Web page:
Tartan? Plaid? What’s the Difference?

One Tartan

Two Tartan

Red Tartan

Blue Tartan

Tartan, plaid, checked—is there much of a difference? Yes, but it has its nuance. All tartans are plaids, but not all plaids are tartans. Does that clear it up for you? Likely not.

Look at our tartans and see if you have a guess. 

Let’s start with what is the same. Both are a pattern with horizontal and vertical lines that meet at a 90° angle. The result is a familiar grid pattern. The tartan has a more intricate motif with more threads than a typical plaid pattern, while a checked plaid is generally two colors in an alternating pattern.

The central differentiation of a tartan is it is assigned to a particular clan and holds its history. Let’s explore the origins of tartans. 


History and Origins of Tartans

Reflection of Kilchurn Castle in Loch Awe, Highlands, Scotland

One can’t help but think of tartan when you think about Scottish history. The Celts had been using checked and plaid materials for many centuries. According to Scotland.org, the tartan materializes in the fifth century with the arrival of the Scoti tribe. 

The Scoti tribe is the origins of the Celtic land now known as Scotland, and they also brought the tartan. At that time, it was a simple cloth pattern. Once the clans started the adoption of designs, the intricate weave emerged.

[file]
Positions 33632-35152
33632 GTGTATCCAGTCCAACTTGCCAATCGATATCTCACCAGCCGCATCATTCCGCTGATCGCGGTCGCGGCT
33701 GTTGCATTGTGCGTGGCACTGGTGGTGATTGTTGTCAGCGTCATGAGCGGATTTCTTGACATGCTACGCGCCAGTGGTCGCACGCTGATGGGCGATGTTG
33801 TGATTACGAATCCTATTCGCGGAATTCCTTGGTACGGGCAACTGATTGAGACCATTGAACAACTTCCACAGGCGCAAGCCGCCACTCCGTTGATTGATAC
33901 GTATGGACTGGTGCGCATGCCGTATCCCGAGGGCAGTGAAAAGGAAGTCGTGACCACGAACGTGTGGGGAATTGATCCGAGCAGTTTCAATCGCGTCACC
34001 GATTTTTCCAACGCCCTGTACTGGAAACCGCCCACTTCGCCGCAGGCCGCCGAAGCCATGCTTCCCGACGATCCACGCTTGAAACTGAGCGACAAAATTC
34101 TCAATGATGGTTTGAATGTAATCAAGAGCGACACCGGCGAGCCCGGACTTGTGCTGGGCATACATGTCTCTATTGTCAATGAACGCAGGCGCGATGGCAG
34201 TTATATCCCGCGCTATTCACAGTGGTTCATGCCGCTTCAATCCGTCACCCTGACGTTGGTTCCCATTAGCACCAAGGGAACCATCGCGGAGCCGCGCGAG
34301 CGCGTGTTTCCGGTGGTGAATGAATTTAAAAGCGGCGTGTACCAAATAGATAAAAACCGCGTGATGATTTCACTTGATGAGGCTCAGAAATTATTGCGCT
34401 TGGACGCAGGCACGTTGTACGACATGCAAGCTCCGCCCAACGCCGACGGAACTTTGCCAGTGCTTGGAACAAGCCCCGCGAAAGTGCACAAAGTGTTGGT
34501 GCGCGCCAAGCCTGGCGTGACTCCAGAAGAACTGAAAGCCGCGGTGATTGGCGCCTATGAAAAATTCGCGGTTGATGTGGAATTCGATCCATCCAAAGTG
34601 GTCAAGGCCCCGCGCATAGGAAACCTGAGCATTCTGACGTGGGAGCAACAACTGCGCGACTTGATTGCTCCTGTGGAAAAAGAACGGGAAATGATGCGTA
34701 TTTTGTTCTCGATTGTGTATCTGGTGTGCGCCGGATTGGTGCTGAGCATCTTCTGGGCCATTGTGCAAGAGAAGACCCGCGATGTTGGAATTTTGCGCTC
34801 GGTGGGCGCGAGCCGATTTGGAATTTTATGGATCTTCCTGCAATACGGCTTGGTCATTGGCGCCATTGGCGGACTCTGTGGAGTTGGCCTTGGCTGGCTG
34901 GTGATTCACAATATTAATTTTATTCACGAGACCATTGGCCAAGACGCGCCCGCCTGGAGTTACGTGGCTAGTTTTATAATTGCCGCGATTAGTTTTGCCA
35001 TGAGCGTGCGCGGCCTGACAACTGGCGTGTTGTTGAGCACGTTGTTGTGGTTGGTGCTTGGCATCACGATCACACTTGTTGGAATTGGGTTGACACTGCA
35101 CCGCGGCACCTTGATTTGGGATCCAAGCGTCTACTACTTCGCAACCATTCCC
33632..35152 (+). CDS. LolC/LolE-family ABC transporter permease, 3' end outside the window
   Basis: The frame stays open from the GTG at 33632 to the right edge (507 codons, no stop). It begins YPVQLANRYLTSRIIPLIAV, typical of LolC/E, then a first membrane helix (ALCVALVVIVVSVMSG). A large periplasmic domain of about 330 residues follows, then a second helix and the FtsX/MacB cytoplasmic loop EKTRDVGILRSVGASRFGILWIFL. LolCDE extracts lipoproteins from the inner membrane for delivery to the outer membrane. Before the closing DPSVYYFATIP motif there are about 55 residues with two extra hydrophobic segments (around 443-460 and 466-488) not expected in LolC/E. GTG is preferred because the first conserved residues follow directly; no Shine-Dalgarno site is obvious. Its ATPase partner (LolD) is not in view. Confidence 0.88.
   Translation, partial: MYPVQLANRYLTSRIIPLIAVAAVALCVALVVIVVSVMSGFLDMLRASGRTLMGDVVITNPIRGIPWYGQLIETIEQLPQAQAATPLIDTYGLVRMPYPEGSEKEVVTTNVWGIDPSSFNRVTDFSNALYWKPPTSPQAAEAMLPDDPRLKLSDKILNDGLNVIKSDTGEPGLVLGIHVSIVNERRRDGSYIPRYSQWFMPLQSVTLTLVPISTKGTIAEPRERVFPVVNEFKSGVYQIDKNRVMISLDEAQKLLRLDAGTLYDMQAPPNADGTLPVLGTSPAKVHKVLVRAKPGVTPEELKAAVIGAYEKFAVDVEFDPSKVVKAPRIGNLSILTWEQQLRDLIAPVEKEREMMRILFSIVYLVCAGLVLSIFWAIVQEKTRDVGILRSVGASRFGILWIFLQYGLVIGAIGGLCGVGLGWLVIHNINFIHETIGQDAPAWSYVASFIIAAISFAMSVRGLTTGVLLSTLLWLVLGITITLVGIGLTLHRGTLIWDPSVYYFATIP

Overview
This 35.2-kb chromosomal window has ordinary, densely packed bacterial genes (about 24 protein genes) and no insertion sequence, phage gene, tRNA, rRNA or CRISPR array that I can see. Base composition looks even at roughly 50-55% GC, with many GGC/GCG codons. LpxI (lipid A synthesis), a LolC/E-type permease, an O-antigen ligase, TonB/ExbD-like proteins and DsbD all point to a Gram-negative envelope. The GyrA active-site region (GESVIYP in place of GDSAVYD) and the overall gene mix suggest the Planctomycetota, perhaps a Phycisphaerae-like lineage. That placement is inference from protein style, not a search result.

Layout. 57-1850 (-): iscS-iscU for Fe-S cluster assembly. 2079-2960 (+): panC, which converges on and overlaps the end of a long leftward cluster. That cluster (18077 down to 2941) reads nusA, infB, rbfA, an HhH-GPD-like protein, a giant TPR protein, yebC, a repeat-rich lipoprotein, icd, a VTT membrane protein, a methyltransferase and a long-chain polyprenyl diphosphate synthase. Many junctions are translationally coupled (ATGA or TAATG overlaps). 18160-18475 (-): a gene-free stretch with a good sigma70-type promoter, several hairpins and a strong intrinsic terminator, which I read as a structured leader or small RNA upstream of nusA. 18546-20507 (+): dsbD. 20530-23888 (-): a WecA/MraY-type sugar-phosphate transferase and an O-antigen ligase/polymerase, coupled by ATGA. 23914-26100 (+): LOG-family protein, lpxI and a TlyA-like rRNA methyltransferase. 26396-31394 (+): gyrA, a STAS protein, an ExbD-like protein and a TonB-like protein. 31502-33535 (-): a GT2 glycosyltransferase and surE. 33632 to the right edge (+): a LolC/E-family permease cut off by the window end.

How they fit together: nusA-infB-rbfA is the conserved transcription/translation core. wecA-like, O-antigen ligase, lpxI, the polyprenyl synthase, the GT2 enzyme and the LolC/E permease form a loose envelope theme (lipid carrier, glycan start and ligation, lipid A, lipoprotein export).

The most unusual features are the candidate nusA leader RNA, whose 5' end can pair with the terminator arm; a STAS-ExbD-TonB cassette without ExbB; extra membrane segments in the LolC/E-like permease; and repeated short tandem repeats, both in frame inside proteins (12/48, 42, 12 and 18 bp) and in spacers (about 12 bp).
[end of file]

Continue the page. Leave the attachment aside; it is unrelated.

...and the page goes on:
The word tartan origins, seemingly, are a derivation of the French word tartaine, meaning checked cloth. A German woodcut made in 1631 shows Highland mercenaries (Gustavus Adolphus’ army) in tartan kilts.

Milestones of Tartans


Men in tartan kilts

Fans of Outlander will definitely know the Battle of Culloden of 1746. The rebellion ends and follows with horrific genocide in the Highlands. Charles Edward Stuart (known as the Bonnie Prince Charlie) and his Jacobite forces of Highlanders versus the Duke of Cumberland’s Government. Scottish History Online tells us that the Jacobite army’s regiments were by Clan and uniformed in their tartans. 

In the heat of battle, distinguishing an ally from an enemy was no easy task, with all the tartans’ varieties. Hats with a ribbon or a plant sprig, symbolizing his Clan, also helped identify the regiments. 

After Culloden, where the Duke’s army won, and the subsequent Highlander genocide, the Government passed “The Disarming Act” to dismantle the Clan System. Wearing tartan became a punishable offense. The ban applied to common Highlander men. Elite gentlemen, any women, and Highlanders in a Government regiment received an exemption. 

This ban was in effect for 36 years until the year 1782.

Making of a Tartan

Each settlement in the Highlands had its own weaver, generally a man. He crafted a tartan, and those in his community would wear it as their District Tartan. 

These communities were much more than communities. They became family. The name of the tartan pattern often was the name of the weaver who created it. 

Do Colors Mean Anything?